Welcome to the Island of Cyprus, where the sun, crystal clear blue waters, lush green nature, hospitable culture and love for good food will impress you. Cyprus is the third-largest island of the Mediterranean.
If you look at the map of Europe, it becomes clear why the history of Cyprus is one of numerous raids and conquests. For many neighboring countries and their monarchs, Cyprus was used as a base in the Mediterranean as well as a source of natural resources and tax collection. The Greeks who brought civilization throughout history were subjected to endless attacks by Assyrians, Persian, Phoenicians, Romans, Byzantines, Venetians, Latin Crusaders, Turks and even the British. Although the conquerors constantly replaced each other the Greek civilization has not lost its leading position.
It remains as the Island of love, the birthplace of Aphrodite, full of charming landscapes, dramatic coastlines; many still quite unspoiled. An Island full of history with grassroots of archaeological sites and antiquities scattered around the Island, dating from the Stone Age through to the Roman Empire.
The Island of unlimited fun is ready for you to explore and enjoy. We invite you to discover the beauty of this little paradise, traveling with confidence in our very capable hands.
We thought it would be interesting to write some of the traditions and customs that one may come across amongst the Cypriot people.
Some of these are traditional only to Cyprus, but the majority stem from Greek culture, and have been adopted and sometimes adapted over the years by Cypriots.
One of the first aspects of the Cyprus culture experienced by foreigners to Cyprus is the warm welcome. Cypriots are known worldwide for the genuine and sincere hospitality and friendliness. The words 'Kalosorisate' (Welcome!) and 'Kopiaste' (Come join us!) are frequently called to locals and foreigners alike.
Unlike the Christian Easter, Orthodox Easter is the first Sunday after the full moon of the vernal equinox, so the date varies each year. Cyprus Easter 2013 is from Friday 3rd May (Good Friday) to Tuesday 7th May (Easter Tuesday), and in 2014 both Orthodox and Christian Easters will coincide on the same dates, Friday 18th April (Good Friday) to Tuesday 22nd April.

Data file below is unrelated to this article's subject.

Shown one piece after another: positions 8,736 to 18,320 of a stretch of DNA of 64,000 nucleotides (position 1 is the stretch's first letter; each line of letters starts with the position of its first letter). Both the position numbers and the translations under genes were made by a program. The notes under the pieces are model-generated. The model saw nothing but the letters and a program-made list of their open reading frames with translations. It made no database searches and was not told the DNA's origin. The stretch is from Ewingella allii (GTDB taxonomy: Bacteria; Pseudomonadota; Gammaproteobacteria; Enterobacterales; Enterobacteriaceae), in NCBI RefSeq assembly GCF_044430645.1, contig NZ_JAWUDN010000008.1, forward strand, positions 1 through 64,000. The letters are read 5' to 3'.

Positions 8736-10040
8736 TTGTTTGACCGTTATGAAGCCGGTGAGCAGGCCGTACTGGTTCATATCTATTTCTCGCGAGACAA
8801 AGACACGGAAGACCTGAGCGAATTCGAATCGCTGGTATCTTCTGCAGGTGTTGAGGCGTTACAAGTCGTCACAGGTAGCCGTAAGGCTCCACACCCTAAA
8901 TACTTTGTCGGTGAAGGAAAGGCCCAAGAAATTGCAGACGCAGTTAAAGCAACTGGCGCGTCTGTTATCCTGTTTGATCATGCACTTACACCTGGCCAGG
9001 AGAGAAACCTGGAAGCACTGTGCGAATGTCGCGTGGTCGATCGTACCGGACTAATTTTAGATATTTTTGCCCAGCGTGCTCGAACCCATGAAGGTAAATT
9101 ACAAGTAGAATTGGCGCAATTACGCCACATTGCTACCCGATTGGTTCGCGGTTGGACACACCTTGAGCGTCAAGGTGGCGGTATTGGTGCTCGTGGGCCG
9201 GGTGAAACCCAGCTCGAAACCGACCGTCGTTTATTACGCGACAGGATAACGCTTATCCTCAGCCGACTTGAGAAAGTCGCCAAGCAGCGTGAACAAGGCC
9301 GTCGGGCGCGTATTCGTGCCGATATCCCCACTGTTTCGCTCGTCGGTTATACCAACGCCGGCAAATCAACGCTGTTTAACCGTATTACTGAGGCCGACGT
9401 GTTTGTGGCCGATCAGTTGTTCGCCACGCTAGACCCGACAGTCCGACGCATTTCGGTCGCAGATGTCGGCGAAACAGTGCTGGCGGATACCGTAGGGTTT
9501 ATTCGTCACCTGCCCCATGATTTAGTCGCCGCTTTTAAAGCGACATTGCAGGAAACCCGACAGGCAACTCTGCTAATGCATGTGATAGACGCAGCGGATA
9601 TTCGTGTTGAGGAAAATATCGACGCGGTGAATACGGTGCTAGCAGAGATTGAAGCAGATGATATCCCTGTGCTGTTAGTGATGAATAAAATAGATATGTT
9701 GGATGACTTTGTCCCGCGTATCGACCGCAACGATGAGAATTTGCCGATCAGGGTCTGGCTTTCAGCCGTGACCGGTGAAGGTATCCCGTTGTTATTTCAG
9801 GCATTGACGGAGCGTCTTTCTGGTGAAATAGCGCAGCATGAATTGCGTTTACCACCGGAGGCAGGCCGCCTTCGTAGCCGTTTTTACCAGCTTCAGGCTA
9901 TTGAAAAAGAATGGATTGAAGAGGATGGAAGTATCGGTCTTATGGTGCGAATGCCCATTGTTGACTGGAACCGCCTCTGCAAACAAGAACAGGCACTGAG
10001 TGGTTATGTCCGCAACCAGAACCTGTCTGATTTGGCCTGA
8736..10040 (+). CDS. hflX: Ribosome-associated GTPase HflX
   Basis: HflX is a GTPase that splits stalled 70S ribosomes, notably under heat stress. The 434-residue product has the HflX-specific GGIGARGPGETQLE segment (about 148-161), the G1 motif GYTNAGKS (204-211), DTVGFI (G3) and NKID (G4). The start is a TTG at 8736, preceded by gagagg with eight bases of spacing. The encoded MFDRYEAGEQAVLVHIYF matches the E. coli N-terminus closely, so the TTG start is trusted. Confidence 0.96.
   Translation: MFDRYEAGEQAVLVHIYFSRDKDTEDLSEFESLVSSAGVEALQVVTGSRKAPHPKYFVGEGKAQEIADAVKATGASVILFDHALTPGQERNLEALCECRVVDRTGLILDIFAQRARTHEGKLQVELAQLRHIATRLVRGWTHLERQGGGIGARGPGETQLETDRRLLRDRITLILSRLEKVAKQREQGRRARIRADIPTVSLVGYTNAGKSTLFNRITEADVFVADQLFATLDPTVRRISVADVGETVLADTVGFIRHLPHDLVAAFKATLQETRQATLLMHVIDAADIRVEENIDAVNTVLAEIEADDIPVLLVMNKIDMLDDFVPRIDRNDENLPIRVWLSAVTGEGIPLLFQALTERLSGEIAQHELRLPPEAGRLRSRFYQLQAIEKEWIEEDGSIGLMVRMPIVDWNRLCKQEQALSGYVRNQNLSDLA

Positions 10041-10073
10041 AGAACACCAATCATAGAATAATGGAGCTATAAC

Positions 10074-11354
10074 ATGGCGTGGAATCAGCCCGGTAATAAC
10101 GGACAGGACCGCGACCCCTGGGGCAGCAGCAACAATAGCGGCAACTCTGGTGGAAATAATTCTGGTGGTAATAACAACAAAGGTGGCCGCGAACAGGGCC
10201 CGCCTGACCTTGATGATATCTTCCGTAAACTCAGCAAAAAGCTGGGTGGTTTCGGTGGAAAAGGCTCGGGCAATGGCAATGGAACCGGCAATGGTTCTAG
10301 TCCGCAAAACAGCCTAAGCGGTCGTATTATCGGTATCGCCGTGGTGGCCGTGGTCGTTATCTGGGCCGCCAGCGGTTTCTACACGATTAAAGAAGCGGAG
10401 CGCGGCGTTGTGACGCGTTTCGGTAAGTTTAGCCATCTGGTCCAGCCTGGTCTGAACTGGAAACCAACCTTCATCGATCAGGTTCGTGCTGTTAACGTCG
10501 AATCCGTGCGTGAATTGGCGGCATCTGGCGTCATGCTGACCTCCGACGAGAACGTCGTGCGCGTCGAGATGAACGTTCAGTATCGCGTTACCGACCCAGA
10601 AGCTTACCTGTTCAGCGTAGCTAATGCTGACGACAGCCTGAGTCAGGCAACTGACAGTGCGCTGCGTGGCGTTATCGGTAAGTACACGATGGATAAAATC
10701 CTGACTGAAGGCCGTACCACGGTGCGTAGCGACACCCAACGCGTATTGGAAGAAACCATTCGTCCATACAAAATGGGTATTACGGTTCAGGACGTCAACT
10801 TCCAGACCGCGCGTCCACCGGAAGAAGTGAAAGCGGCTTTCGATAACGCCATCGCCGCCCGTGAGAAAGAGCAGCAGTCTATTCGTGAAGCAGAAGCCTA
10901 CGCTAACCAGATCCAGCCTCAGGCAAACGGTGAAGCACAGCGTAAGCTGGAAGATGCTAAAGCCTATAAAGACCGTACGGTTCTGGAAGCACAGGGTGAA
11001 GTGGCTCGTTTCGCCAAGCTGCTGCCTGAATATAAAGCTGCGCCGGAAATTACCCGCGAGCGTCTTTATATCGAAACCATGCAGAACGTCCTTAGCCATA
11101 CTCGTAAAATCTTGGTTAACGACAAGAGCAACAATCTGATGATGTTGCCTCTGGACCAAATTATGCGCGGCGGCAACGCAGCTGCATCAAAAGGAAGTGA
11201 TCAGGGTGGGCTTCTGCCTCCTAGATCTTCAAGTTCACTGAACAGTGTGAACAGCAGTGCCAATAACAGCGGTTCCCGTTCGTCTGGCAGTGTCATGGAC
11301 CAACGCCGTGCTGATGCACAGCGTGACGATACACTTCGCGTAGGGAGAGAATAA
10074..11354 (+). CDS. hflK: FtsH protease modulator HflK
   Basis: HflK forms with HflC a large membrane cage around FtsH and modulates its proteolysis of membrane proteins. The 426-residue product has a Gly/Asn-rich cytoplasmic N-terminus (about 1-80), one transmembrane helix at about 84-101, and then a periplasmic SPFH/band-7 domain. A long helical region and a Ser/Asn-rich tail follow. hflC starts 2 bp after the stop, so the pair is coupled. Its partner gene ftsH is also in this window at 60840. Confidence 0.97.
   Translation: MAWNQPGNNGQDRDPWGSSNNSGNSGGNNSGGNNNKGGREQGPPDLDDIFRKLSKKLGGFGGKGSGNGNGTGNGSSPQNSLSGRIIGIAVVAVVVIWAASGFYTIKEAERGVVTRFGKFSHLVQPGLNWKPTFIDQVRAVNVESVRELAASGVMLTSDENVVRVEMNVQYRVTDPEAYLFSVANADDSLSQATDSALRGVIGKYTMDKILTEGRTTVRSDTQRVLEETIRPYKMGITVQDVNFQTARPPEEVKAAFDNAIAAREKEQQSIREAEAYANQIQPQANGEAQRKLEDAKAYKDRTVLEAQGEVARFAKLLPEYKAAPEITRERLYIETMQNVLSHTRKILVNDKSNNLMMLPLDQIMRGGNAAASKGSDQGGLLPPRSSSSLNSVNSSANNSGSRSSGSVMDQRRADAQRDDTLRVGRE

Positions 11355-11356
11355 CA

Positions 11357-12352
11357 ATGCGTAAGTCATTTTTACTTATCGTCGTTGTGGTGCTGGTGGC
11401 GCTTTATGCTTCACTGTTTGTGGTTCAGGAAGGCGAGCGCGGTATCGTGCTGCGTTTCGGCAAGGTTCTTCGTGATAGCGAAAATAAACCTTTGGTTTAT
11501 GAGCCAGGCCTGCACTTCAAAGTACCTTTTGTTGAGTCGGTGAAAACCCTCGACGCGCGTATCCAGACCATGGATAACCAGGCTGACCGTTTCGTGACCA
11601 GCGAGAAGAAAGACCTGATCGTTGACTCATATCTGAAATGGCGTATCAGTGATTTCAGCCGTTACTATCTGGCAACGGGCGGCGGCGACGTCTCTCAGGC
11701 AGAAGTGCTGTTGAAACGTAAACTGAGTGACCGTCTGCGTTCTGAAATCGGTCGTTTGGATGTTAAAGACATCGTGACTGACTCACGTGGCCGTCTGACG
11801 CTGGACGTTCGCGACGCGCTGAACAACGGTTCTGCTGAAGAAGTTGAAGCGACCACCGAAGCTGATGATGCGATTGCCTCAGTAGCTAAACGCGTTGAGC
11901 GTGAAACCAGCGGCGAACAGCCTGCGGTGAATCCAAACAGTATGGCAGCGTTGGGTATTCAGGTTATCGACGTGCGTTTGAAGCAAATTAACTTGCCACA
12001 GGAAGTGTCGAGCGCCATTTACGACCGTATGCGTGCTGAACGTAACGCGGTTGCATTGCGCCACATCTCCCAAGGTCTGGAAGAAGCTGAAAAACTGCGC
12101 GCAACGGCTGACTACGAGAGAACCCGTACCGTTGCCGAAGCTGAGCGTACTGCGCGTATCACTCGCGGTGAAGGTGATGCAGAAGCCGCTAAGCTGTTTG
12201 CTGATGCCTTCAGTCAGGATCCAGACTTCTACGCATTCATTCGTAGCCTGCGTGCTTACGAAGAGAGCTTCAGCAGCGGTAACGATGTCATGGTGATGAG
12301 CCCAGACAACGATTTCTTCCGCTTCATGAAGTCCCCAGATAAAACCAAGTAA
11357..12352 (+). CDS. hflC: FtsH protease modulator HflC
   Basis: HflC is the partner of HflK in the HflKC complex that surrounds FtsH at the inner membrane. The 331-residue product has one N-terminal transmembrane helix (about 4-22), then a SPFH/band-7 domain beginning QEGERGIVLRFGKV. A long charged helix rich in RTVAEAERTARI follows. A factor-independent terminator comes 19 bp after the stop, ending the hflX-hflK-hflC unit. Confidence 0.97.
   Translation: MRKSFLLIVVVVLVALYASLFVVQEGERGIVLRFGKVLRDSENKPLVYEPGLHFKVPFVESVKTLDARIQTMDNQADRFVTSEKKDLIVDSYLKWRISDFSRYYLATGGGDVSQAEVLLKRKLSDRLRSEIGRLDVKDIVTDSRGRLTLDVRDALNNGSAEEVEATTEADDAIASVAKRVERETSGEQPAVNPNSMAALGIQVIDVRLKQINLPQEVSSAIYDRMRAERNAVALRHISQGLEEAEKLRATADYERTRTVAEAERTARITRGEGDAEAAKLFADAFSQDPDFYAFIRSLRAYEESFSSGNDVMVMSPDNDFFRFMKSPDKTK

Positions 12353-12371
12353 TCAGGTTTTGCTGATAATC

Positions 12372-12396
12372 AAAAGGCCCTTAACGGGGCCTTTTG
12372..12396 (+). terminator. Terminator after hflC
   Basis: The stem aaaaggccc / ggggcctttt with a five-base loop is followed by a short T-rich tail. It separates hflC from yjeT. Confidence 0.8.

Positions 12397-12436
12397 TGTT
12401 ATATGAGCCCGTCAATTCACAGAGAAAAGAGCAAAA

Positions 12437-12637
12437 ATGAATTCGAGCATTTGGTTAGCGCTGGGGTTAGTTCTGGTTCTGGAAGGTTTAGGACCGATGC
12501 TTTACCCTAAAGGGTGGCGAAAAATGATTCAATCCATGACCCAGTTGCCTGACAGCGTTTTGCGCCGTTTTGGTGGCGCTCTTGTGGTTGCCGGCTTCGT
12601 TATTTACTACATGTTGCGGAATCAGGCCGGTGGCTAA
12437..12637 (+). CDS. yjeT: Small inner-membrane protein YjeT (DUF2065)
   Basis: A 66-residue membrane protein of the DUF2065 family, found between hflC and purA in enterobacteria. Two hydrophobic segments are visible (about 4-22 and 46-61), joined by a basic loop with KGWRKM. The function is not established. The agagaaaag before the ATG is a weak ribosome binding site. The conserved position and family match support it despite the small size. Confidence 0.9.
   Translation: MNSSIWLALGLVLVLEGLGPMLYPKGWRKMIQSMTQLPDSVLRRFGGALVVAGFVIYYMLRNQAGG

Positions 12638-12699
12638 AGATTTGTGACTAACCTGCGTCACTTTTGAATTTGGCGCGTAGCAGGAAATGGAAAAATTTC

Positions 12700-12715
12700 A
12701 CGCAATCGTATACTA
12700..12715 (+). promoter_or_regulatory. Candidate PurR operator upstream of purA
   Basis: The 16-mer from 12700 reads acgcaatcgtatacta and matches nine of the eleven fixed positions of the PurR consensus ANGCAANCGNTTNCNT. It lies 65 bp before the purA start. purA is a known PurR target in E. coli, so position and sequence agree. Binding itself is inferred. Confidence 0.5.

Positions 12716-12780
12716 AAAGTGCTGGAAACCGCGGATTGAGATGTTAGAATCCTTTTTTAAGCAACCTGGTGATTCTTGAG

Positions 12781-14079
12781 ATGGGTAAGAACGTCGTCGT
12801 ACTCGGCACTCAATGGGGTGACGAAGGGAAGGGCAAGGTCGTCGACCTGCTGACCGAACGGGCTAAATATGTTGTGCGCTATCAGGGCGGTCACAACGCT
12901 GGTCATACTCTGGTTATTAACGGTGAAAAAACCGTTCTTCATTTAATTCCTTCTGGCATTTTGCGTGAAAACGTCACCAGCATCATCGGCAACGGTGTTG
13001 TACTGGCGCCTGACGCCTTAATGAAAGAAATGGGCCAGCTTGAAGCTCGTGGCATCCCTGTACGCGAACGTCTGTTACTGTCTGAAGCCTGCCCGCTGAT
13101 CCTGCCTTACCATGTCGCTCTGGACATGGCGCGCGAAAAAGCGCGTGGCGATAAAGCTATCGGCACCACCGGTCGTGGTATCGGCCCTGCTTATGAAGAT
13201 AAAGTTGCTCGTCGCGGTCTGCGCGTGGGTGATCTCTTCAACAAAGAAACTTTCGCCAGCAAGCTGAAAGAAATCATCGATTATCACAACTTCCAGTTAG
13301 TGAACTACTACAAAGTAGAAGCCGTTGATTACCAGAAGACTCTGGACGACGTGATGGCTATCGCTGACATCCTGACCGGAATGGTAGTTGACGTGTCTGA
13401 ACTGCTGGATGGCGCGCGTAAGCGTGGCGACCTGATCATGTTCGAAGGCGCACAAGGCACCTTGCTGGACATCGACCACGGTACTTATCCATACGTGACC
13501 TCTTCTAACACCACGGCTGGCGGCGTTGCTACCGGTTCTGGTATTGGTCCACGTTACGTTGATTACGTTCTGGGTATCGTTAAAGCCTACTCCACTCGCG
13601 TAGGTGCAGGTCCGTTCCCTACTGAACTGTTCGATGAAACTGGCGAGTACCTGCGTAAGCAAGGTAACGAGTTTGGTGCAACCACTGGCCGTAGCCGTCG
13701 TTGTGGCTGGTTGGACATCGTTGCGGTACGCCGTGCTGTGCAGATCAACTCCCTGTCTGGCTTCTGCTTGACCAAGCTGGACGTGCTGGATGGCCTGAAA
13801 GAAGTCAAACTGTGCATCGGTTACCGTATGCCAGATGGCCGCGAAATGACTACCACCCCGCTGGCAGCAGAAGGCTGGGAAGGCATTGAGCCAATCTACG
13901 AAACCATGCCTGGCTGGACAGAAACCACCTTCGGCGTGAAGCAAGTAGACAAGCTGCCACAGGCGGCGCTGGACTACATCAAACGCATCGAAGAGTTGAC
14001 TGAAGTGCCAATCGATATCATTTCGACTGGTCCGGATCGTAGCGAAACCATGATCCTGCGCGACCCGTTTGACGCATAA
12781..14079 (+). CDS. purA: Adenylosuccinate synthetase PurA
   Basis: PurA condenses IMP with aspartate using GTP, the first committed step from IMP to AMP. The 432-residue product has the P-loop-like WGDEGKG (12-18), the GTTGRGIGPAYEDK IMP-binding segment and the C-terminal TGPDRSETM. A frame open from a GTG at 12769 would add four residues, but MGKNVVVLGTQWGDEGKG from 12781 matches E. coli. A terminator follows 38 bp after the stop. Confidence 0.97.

Orthodox Easter follows 50 days of lent, during which fasting takes place. Easter in Cyprus generally lasts for 5 days, from Good Friday, through to the following Tuesday. Most major shops and businesses will close for much of the Easter period. On Easter Saturday, everybody heads for the churches for the midnight sermon.
Upon exit from the church, they can be heard greeting each other with the words "Christos anesti", which means 'Christ has arisen', and others may reply "Alithos anesti" , which means 'indeed he has arisen'. Candles and bonfires are lit, and firecrackers are let off all around the island.
This is the end of fasting, and most people go home to eat traditional easter soup Cypriot Easter Soup(mayeritsa) and flaounes, which are traditional easter cheese pastries.
Easter Sunday is a day of rejoicing, feasting, drinking, singing and cracking red-dyed eggs. The idea of the eggs is to tap your egg hard against your opponent’s egg, and the person who holds the last uncracked egg will be lucky. It is mostly children who play the eggs, but many adults do too.
Barbeques will be lit up all around the island as spring lambs are roasted on the spit, and the wine flows freely.
Cyprus cuisine is much like the Greek cuisine. Cypriot cuisine involves appetizers, delicacies, and salads, main dishes, and sweets. There is also the traditional Cyprus coffee and other traditional beverages brewed on the island.
In Cyprus, you will find restaurants to suit all palates and budgets. Prices range which helps make according to the type of food served and the location. Waiters always speak English, your visit a culinary experience to remember.
The best way to get acquainted with Cypriot food is to order a meze, in one of the many Cypriot tavernas and restaurants.
In the summer you can enjoy your meal at one of the many open-air tavernas, usually decorated with vines and, in some instances, offering live Cypriot music.
If Cypriot food is something you don’t want to stick to during your whole visit, there is nothing to worry about, as in the whole of Cyprus you can find plenty of restaurants which offer a wide variety of international cuisine, going from Mexican to Chinese.
Most of the international fast-food chains have outlets in Cyprus, and you will also find local versions serving kebabs or more traditional dishes.
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